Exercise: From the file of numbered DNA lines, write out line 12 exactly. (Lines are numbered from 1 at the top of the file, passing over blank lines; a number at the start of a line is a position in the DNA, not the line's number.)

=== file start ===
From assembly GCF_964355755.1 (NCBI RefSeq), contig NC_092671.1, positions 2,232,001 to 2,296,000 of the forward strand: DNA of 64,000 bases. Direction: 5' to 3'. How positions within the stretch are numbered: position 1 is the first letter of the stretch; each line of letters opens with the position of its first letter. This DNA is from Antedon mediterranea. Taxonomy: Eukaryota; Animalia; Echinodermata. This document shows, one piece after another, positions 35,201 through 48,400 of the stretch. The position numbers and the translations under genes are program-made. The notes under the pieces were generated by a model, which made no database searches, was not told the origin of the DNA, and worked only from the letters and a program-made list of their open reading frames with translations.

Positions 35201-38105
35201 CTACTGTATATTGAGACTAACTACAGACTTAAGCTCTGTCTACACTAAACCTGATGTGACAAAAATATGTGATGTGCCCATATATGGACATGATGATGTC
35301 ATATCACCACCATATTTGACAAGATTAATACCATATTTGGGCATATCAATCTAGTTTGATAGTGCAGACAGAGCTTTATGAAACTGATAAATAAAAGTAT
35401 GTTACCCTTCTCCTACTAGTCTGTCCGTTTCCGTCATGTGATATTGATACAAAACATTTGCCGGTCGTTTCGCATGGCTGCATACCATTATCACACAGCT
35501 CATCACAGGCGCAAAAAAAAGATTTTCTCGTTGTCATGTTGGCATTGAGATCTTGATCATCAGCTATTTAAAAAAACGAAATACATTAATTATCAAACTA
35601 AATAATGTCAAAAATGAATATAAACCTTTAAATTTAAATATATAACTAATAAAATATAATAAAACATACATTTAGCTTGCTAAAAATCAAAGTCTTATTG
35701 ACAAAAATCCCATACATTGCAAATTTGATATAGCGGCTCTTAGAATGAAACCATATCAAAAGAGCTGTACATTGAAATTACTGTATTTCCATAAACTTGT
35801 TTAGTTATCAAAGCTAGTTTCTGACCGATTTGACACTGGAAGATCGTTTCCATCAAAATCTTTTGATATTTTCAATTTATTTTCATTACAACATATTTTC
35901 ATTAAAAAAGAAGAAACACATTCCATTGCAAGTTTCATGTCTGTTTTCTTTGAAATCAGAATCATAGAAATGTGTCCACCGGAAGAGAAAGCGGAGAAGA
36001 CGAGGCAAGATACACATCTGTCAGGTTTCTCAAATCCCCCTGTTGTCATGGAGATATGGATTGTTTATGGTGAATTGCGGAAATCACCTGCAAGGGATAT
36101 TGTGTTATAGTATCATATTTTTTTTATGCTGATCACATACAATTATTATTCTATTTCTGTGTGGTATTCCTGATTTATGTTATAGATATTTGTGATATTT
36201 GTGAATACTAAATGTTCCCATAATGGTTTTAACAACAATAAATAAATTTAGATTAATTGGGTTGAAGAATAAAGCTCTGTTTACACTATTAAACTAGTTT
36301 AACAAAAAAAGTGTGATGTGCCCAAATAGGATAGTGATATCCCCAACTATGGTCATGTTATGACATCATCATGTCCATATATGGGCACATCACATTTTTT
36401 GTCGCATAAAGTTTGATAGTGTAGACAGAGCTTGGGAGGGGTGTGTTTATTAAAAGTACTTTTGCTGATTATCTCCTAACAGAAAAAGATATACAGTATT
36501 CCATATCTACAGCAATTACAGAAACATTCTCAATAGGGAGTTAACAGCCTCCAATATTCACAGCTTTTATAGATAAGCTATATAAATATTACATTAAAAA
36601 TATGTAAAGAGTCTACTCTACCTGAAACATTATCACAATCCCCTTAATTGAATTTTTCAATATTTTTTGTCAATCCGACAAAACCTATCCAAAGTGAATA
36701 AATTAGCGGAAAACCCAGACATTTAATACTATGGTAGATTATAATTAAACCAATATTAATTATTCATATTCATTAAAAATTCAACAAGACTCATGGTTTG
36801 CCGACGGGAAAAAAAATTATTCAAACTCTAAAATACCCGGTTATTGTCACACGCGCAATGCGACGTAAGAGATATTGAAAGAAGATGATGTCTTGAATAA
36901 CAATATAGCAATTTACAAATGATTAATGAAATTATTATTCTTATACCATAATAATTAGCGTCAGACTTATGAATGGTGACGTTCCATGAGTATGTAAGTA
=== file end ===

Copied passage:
36101 TGTGTTATAGTATCATATTTTTTTTATGCTGATCACATACAATTATTATTCTATTTCTGTGTGGTATTCCTGATTTATGTTATAGATATTTGTGATATTT